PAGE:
Dries Buytaert

Boating in the British Virgin Islands

We spent a week on a power catamaran exploring the British Virgin Islands (BVI). The purpose of the trip was twofold: to experience the BVI, and to come home with a boating license.

The BVI are somewhat hard to get to. It's part of what makes them so stunningly unspoiled. Getting to the BVI required flying from Boston to San Juan, and then from San Juan to Tortola. The flight to Tortola involved a very small plane, which was an experience in itself.

An airline worker stuffing luggage in the wing of a small plane
The plane to Tortola was so small that the luggage had to go in the wings. The pilot also sized each passenger up and decided where we would sit to evenly distribute the weight.

On the first day we met our captain (and instructor) and charted to our first destination; Oil Nut Bay at the Island of Virgin Gorda. It's where we got introduced to the BVI's signature drink; the "painkiller".

Four different rum cocktails lined up next to each others
Painkillers and rum punches, the most popular drinks in the BVI. Every bar and restaurant serves them.
Vanessa watching the sunset from an infinity pool while having a cocktail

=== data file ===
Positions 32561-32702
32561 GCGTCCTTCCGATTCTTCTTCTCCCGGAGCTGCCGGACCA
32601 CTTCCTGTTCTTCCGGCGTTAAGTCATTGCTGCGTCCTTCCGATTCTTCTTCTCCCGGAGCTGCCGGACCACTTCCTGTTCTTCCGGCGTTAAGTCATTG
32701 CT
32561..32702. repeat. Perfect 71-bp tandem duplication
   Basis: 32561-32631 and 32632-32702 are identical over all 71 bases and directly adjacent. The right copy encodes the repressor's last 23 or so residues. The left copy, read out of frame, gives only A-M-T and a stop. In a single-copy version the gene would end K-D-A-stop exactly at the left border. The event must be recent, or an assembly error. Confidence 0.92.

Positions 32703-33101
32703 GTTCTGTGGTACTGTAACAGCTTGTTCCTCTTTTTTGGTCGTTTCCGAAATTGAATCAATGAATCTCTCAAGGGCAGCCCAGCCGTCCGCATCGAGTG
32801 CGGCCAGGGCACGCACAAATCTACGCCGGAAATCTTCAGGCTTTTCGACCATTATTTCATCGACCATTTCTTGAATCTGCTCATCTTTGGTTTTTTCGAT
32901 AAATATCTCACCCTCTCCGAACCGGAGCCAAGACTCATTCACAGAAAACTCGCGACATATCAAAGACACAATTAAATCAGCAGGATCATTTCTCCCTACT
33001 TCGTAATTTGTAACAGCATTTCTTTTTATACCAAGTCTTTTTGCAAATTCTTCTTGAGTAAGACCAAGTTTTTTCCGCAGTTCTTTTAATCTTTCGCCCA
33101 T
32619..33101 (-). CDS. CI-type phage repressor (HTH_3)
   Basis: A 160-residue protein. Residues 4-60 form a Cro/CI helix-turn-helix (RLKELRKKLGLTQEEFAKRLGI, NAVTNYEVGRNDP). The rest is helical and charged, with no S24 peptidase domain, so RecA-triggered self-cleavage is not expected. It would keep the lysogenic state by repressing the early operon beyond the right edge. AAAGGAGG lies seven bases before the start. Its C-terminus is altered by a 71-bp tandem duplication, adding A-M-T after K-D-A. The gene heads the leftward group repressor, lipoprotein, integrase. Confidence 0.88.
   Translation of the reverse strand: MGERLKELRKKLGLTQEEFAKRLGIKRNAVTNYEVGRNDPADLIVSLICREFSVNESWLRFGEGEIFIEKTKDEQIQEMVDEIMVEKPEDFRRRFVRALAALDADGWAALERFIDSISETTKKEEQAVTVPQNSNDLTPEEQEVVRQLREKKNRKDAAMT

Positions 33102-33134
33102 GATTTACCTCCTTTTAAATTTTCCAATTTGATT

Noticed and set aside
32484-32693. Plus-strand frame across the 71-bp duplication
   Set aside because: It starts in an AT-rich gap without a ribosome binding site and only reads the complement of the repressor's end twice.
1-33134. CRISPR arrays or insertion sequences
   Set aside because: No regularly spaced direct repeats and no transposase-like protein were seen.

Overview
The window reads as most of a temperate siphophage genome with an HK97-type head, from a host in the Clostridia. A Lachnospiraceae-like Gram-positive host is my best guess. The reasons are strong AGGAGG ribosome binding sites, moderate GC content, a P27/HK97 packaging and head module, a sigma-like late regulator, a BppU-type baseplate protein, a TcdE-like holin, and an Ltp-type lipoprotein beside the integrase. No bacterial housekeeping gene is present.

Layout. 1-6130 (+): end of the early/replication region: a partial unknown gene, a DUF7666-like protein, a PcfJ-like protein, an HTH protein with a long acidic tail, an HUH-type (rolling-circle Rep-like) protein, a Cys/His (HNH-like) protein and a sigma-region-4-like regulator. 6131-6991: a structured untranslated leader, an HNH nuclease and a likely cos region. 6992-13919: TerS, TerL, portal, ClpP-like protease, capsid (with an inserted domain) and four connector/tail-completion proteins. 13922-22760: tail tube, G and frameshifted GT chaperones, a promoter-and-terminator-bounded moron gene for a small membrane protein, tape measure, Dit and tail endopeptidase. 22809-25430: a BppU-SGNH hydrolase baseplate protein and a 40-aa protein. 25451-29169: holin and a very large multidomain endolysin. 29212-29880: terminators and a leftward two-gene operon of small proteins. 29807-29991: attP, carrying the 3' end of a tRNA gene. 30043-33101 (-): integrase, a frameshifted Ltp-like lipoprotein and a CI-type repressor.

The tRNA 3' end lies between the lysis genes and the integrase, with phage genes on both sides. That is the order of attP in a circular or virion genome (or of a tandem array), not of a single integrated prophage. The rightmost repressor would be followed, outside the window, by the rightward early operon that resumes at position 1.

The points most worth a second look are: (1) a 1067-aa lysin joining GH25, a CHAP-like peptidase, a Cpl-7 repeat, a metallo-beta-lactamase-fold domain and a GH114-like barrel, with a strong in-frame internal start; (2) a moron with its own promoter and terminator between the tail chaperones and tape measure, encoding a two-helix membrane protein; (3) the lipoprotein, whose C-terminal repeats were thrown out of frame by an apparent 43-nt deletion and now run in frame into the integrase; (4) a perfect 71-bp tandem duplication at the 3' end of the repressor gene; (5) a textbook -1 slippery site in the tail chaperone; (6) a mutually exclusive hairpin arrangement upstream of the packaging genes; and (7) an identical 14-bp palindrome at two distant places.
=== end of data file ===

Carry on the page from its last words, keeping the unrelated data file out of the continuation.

Vanessa enjoying a cocktail from the pool at Nova on Oil Nut Bay. Our boat is in the background, tied to a mooring buoy.

We spent the next six days island hopping around the BVI. Each day, we'd arrive at a different near-deserted Caribbean island. We'd tie our boat to a mooring ball, and jump off the boat to swim or paddle board.

A woman standing on a paddle board, surrounded by boats on mooring balls
Taking a stand-up paddle board out in a bay.

After our swim, we'd take our dinghy to shore to explore the island of the day. On shore, there is little to nothing except maybe a few beach bars and restaurants scattered around. In the evening, we'd either cook dinner on the boat, or enjoy the rare restaurant or bar on the island.

Dinghies tied up to a dock
Taking our dinghy to a restaurant on shore.

Each island has perfect soft sand and pristine turquoise water. But each island also has something unique to offer; Cooper Island had a rum bar with a selection of 300 rums; Jost Van Dyke had an amazing beach bar (the famous Soggy Dollar who invented the Painkiller); Trellis Bay has a great sushi restaurant; and The Baths are a unique national park, and a must-see attraction.

A hand on top of a nautical chart and next to a course plotter
Navigation planning using a nautical chart, course plotter, and brass dividers.

Every day, we had classroom-style learning and practiced driving the boat. This included navigation planning, docking exercises, man-overboard maneuvers, anchoring, and more. At the end of the week, I took the theoretical and practical exams, and passed! Next time, I'll be able to charter my own boat.

— Dries Buytaert